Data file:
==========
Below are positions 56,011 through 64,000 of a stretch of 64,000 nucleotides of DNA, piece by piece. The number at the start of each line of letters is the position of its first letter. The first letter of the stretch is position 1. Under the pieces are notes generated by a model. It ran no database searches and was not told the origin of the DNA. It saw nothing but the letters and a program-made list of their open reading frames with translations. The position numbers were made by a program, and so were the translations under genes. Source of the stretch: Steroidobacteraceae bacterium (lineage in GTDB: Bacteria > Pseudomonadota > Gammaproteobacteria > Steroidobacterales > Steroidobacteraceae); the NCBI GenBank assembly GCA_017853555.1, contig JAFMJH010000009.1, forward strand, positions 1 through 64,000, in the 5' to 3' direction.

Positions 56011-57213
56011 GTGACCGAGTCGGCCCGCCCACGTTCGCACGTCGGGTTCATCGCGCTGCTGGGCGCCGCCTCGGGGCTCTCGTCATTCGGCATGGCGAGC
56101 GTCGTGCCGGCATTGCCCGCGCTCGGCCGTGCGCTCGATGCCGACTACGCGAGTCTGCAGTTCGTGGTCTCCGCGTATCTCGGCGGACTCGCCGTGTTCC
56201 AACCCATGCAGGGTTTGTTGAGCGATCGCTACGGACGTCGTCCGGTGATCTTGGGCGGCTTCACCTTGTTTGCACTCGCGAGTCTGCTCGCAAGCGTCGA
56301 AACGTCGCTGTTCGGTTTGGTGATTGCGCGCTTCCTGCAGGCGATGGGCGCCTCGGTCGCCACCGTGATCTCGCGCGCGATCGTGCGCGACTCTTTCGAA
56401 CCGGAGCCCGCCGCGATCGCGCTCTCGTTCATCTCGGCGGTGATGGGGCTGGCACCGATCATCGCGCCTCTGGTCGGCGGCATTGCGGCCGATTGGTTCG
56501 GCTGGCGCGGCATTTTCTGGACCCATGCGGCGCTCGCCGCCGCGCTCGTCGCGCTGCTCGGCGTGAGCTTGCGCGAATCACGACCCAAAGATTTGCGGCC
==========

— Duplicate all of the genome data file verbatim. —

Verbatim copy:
Below are positions 56,011 through 64,000 of a stretch of 64,000 nucleotides of DNA, piece by piece. The number at the start of each line of letters is the position of its first letter. The first letter of the stretch is position 1. Under the pieces are notes generated by a model. It ran no database searches and was not told the origin of the DNA. It saw nothing but the letters and a program-made list of their open reading frames with translations. The position numbers were made by a program, and so were the translations under genes. Source of the stretch: Steroidobacteraceae bacterium (lineage in GTDB: Bacteria > Pseudomonadota > Gammaproteobacteria > Steroidobacterales > Steroidobacteraceae); the NCBI GenBank assembly GCA_017853555.1, contig JAFMJH010000009.1, forward strand, positions 1 through 64,000, in the 5' to 3' direction.

Positions 56011-57213
56011 GTGACCGAGTCGGCCCGCCCACGTTCGCACGTCGGGTTCATCGCGCTGCTGGGCGCCGCCTCGGGGCTCTCGTCATTCGGCATGGCGAGC
56101 GTCGTGCCGGCATTGCCCGCGCTCGGCCGTGCGCTCGATGCCGACTACGCGAGTCTGCAGTTCGTGGTCTCCGCGTATCTCGGCGGACTCGCCGTGTTCC
56201 AACCCATGCAGGGTTTGTTGAGCGATCGCTACGGACGTCGTCCGGTGATCTTGGGCGGCTTCACCTTGTTTGCACTCGCGAGTCTGCTCGCAAGCGTCGA
56301 AACGTCGCTGTTCGGTTTGGTGATTGCGCGCTTCCTGCAGGCGATGGGCGCCTCGGTCGCCACCGTGATCTCGCGCGCGATCGTGCGCGACTCTTTCGAA
56401 CCGGAGCCCGCCGCGATCGCGCTCTCGTTCATCTCGGCGGTGATGGGGCTGGCACCGATCATCGCGCCTCTGGTCGGCGGCATTGCGGCCGATTGGTTCG
56501 GCTGGCGCGGCATTTTCTGGACCCATGCGGCGCTCGCCGCCGCGCTCGTCGCGCTGCTCGGCGTGAGCTTGCGCGAATCACGACCCAAAGATTTGCGGCC